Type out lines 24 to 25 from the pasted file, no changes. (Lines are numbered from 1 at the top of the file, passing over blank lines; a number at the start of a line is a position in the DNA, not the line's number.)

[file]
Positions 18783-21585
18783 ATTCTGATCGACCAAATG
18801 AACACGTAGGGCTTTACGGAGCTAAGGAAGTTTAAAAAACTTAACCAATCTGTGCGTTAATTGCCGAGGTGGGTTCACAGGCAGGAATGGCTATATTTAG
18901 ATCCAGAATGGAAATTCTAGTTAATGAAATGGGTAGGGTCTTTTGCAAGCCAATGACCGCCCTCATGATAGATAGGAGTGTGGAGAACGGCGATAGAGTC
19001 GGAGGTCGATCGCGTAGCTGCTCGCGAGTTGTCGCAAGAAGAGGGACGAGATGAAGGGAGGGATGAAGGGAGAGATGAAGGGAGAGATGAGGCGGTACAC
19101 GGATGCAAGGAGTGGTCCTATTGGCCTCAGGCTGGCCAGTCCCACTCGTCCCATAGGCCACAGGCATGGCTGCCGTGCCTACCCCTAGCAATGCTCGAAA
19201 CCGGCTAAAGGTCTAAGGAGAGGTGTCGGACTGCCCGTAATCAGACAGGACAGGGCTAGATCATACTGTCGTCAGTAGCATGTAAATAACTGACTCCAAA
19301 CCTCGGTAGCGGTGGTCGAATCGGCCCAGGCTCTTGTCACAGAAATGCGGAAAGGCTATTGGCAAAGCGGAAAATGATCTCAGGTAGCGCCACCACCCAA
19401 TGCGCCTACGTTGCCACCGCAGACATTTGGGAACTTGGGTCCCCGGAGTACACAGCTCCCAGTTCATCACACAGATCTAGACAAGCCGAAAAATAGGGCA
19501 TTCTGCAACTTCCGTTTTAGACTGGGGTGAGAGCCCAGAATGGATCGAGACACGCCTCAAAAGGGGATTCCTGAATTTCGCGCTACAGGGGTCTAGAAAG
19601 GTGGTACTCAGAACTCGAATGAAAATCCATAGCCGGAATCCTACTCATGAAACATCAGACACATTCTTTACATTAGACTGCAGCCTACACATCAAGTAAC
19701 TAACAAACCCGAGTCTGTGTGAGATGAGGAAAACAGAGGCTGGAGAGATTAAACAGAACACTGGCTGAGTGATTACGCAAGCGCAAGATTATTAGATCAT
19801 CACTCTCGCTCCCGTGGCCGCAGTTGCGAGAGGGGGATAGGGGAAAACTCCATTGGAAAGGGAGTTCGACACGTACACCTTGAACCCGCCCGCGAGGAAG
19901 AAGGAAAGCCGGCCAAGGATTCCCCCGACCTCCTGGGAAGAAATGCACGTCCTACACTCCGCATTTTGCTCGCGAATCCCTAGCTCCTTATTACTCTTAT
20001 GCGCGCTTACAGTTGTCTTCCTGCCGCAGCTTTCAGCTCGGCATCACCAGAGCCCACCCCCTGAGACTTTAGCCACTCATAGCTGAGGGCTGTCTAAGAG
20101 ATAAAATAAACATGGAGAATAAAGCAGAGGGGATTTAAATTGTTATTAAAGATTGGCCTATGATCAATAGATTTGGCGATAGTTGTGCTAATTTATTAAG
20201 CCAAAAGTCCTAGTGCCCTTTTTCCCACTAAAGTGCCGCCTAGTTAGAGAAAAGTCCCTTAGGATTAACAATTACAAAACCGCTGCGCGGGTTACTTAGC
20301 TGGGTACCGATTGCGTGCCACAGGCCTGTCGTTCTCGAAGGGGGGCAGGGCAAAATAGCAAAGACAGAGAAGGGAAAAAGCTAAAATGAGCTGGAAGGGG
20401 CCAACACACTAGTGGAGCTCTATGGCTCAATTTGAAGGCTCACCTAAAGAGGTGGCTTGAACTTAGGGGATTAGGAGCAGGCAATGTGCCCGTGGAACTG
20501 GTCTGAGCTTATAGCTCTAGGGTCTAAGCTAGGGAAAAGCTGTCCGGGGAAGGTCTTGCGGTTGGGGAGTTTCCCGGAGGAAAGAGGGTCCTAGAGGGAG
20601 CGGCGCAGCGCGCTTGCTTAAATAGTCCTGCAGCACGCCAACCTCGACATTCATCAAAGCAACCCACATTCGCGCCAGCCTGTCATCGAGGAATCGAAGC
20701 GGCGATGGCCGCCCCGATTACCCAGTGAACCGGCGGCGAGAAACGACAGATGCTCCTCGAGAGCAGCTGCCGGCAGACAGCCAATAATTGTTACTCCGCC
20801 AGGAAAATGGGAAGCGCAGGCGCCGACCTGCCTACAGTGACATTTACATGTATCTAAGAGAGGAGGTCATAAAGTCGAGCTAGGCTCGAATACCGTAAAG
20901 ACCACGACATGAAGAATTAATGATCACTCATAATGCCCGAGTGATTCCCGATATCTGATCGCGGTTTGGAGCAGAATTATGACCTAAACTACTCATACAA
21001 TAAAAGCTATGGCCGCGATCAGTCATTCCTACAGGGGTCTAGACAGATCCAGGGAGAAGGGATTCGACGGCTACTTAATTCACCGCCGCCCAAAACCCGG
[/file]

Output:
20901 ACCACGACATGAAGAATTAATGATCACTCATAATGCCCGAGTGATTCCCGATATCTGATCGCGGTTTGGAGCAGAATTATGACCTAAACTACTCATACAA
21001 TAAAAGCTATGGCCGCGATCAGTCATTCCTACAGGGGTCTAGACAGATCCAGGGAGAAGGGATTCGACGGCTACTTAATTCACCGCCGCCCAAAACCCGG